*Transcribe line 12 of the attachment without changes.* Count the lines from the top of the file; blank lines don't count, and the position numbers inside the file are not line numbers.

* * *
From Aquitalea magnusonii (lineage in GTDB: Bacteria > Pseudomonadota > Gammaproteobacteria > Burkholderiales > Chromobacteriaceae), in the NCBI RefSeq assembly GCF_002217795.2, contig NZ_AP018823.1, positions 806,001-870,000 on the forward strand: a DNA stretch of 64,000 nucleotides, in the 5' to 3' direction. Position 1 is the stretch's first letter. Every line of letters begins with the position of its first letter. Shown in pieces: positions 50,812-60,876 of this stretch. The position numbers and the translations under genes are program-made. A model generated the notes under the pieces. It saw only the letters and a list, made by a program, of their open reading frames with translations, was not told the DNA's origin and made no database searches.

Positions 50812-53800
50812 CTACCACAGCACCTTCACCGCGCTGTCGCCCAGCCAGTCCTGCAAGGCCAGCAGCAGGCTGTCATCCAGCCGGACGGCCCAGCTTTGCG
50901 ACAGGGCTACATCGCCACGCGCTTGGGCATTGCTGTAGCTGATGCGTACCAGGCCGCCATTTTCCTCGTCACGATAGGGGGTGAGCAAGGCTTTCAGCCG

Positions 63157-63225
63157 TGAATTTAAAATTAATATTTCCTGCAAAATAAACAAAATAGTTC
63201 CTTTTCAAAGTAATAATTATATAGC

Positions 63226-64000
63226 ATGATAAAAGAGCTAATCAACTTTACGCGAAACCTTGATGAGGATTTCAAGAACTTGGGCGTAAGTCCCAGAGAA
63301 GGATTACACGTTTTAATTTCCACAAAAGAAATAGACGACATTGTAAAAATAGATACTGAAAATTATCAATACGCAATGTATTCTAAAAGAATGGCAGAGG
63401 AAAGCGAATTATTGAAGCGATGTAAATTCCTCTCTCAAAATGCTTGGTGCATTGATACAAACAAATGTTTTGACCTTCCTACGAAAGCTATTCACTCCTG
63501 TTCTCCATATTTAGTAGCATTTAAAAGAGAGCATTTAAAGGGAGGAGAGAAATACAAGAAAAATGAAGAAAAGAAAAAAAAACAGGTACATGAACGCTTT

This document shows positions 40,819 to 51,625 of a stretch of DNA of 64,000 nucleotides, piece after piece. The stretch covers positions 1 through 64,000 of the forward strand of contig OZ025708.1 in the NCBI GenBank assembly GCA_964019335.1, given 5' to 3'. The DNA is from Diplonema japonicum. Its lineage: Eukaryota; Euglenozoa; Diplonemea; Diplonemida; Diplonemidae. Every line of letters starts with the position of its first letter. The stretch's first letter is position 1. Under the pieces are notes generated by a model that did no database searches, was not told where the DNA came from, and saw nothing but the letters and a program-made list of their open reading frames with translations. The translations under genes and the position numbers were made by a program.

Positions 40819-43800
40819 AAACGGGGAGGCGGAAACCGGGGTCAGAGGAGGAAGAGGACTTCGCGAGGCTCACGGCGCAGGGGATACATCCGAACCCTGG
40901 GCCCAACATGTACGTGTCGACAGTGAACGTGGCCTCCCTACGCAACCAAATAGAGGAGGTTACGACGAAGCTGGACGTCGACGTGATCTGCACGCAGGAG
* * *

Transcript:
63501 TTCTCCATATTTAGTAGCATTTAAAAGAGAGCATTTAAAGGGAGGAGAGAAATACAAGAAAAATGAAGAAAAGAAAAAAAAACAGGTACATGAACGCTTT